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Saturday, 11 April 2020

My pandemic lessons


I’m not the type of person who would go on a Staycation – I mean, wouldn’t you rather spend the money on a short getaway instead? Last weekend, I went on a Staycation for the first time in my life. I was supposed to be on Overseas Leave but because of the travel ban, I had to settle with a makeshift vacation in the heartland of my bustling city. The silver lining was free flow alcohol between six to eight, and of course, the company.

I got a call from my boss on Saturday, in the middle of Staycay. I was to report to camp with my platoon on Monday at 2200H for a one-month isolation, as part of the nation’s effort for the Circuit Breaker. Yes, I am a Platoon Commander and also an essential worker. The rest of Staycay was a combination of scrambling to make sure everything was in place for the team by H-hour and trying to savour every last bit of freedom before going back to confinement. It was a mess, but I’m thankful for the Staycay nonetheless.

Like everyone else who was preparing for lockdown, I experienced a mix of dread (mainly because I won’t be able to see my loved ones for some time) and apprehension while understanding why I had to do what was expected of me.

It has been five days since we have been confined in camp; and instead of having to find ways to kill time or keep myself sane, I find myself having a very enriching time and being more grateful than ever.

Let’s rewind. I stepped into camp on Monday evening and saw that everything – and I mean bunk beds, new pillows and bedding, a large stash of snacks, and a bottle of water, a hand towel nicely folded into the shape of a bunny, and a welcome card lying on our individual beds – was prepared for us. And within the next two days, we had WiFi, a Washer cum Dryer, water heater and air purifiers set up for us. Whenever someone sends me a text to check on how the team is doing, the first thing I say is that the logistics team really outdid themselves. I never imagined that living in camp could be this comfortable. And I suppose the same can be said for the people outside, working at the back end to ensure that the Circuit Breaker causes as little inconvenience as possible. Thank you.

I have been a PC for a year now and as soon as this isolation is over, I will be taking on a new role as a Staff Officer. I think one of my greatest regrets as a PC is that I didn’t invest much time in my NSFs. At work, fulfilling our primary task already takes up all our working hours – and even more – that we have to sort the rest of our tasks in order of priority. For me, admin always ranks at the bottom, and I think this applies to many other officers. It is only after fulfilling the requirements from the higher ups that I would remember to approve my boys’ offs and leaves, think about who to nominate for Soldier of the Month and so on. This leaves me absolutely no time to get to know them or listen to their concerns, apart from the periodic PC interview, in which they never ever raise any concerns.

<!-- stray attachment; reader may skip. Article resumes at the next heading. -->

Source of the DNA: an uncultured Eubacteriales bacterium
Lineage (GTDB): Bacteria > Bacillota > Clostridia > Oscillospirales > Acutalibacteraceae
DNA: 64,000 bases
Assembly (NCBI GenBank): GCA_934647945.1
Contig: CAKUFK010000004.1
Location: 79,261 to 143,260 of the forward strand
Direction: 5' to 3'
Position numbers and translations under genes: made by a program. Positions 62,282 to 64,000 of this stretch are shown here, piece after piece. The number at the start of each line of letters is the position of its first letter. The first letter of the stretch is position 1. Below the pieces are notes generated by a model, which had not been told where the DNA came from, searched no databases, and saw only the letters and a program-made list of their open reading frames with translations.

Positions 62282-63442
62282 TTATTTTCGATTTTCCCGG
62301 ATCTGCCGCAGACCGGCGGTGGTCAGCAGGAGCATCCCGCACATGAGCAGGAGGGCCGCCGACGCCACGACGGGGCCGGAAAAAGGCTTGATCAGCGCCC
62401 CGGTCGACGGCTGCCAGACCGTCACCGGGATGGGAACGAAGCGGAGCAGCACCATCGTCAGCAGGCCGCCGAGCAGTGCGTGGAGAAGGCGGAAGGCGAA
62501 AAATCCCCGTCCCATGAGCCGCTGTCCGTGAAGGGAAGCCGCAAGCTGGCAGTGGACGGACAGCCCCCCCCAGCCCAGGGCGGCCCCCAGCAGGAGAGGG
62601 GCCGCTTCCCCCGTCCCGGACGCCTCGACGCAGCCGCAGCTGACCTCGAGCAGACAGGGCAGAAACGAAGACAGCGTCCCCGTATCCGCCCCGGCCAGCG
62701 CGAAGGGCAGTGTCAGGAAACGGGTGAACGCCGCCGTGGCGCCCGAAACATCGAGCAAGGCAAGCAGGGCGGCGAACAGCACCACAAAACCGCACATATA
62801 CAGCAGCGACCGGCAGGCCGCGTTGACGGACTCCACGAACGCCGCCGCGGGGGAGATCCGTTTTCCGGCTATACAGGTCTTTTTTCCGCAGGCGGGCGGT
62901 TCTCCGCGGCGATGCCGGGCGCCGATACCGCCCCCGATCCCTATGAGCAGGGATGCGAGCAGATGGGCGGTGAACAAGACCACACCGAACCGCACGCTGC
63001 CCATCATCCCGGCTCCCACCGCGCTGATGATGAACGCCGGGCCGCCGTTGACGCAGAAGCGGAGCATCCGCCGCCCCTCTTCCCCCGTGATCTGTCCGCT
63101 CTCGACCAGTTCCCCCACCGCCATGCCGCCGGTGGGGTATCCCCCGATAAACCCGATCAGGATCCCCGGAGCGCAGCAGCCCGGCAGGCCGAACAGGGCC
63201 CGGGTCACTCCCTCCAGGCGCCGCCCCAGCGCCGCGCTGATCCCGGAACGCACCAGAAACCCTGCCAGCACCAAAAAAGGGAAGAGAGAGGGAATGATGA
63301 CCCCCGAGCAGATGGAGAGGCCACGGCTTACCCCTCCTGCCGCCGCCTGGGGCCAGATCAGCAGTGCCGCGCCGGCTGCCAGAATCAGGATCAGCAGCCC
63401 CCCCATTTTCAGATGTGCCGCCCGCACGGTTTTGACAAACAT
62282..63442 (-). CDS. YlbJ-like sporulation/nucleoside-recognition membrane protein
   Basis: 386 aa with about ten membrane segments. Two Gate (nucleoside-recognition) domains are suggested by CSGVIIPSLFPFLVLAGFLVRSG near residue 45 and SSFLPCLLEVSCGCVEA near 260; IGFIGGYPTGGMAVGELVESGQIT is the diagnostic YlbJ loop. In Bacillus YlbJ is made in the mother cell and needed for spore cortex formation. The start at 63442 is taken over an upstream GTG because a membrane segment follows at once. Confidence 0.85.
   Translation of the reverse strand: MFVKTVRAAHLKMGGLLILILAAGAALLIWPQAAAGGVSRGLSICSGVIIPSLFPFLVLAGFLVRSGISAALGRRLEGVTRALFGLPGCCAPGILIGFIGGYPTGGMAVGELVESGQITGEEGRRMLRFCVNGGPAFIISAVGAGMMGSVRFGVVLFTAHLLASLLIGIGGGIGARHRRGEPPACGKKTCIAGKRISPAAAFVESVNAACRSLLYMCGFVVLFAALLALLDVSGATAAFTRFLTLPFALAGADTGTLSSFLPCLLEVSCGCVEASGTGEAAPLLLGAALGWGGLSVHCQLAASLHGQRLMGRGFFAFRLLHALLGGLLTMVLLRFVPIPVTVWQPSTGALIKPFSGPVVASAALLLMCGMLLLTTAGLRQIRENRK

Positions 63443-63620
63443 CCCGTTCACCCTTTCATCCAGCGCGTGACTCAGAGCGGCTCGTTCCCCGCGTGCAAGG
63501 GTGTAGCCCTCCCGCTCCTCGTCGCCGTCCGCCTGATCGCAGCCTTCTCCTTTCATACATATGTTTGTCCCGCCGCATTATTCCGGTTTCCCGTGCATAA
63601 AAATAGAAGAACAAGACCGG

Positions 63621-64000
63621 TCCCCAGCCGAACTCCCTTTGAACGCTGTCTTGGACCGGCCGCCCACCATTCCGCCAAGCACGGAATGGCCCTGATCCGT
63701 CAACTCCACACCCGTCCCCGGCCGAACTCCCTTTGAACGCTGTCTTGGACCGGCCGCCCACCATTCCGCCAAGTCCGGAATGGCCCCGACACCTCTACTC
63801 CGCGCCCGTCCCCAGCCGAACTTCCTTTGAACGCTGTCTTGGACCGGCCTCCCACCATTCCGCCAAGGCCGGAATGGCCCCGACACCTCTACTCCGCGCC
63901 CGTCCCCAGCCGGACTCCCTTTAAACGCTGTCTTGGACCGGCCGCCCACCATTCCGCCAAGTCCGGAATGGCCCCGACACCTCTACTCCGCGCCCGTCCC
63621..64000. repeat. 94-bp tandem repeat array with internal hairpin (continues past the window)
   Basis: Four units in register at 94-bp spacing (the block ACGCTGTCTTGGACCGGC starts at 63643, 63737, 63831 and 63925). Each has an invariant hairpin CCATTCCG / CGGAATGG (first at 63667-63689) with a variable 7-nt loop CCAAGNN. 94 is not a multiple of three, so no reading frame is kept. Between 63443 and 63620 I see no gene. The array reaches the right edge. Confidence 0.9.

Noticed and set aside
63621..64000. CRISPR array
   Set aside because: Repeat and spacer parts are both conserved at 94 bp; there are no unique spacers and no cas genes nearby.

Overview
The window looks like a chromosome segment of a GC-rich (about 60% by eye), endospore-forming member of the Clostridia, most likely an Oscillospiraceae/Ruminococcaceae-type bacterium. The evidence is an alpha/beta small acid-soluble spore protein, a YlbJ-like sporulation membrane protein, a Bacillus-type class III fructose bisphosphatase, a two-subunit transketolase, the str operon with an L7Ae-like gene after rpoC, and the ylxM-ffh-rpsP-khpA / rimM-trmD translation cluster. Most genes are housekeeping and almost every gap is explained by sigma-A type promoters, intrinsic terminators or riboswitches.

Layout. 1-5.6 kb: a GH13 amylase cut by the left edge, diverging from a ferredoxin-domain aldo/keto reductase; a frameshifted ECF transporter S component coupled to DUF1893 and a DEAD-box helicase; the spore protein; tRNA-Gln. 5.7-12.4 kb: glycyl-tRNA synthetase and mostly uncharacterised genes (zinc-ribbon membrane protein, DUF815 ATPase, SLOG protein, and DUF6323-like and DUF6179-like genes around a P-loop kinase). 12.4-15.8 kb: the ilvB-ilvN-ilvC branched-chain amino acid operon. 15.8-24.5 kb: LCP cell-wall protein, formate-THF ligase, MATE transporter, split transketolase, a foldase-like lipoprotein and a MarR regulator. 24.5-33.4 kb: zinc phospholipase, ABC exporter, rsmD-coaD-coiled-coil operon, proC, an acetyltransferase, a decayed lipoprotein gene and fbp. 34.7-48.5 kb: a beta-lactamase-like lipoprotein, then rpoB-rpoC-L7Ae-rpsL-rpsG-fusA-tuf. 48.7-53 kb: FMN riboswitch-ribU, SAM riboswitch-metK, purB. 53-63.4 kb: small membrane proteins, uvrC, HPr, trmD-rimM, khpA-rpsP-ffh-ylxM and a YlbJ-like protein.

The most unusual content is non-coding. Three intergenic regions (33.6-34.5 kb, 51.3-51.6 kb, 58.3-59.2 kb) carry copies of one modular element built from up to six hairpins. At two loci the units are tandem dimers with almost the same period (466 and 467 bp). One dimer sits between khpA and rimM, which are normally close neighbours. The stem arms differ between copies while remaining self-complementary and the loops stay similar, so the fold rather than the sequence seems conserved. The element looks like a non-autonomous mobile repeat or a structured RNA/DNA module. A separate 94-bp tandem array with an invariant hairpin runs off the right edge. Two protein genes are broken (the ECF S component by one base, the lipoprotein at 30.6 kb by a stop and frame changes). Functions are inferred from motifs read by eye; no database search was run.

This isolation with them gave me a chance, for the first time, to get to know them (not all, but at least the more vocal ones) properly – their BMT stories, their grievances in unit, their aspirations, etc. And what I learned from speaking to some of them over the past few days is that there is so much more potential in engaging your people as individuals with a mind of their own rather than as economic digits.

Large organisations have the tendency to create blanket policies for their people, for the sheer reason of efficiency. It’s all about generating results. The big picture. Why? “There are just too many people and we do not have the resources to adopt a targeted approach.” The problem with this is that we are dealing with human beings who think and are motivated differently. And this is why you find that in any form of governance, there will always be some form of opposition – of course unless you persistently eliminate them. In my conversations with the NSFs, I came to realise three things: (1) many of them have brilliant minds, (2) but they are motivated differently – some use their intellect to better the unit while others think of ways to slip through the loopholes; and (3) they are being “dumbed-down” by the way we perceive and treat lead them. What these imply is that the traditional army-way of treating our soldiers (i.e. ordering them to do something with no questions asked) doesn’t work anymore. Our young people nowadays are way more inquisitive, want to be heard and will do a good job if they are convinced of why it is necessary.

Obviously, we can’t expect our Commanders to engage every soldier individually and I think this is where my role as a PC comes in – as a street-level bureaucrat. We should be the ones to find out what matters to each soldier, make them feel important and cared for, explain to them the rationale of each policy, and be their voice to the decision-makers. Again, this applies elsewhere – in schools, in MNCs, and in politics.

In the past year I have been racing tirelessly to meet requirement after requirement, but to what end? The work gets done but our people’s morale is low, and they do not feel valued. I wrote earlier this year that it is the people who make up the organisation. People and not digits. I’m thankful for this opportunity to get to know my people better and I wish I had made time to do so earlier.

During this period of time, let’s remember to be grateful to our back end workers and do the things we never really made time to do in our busy schedules, yeah?

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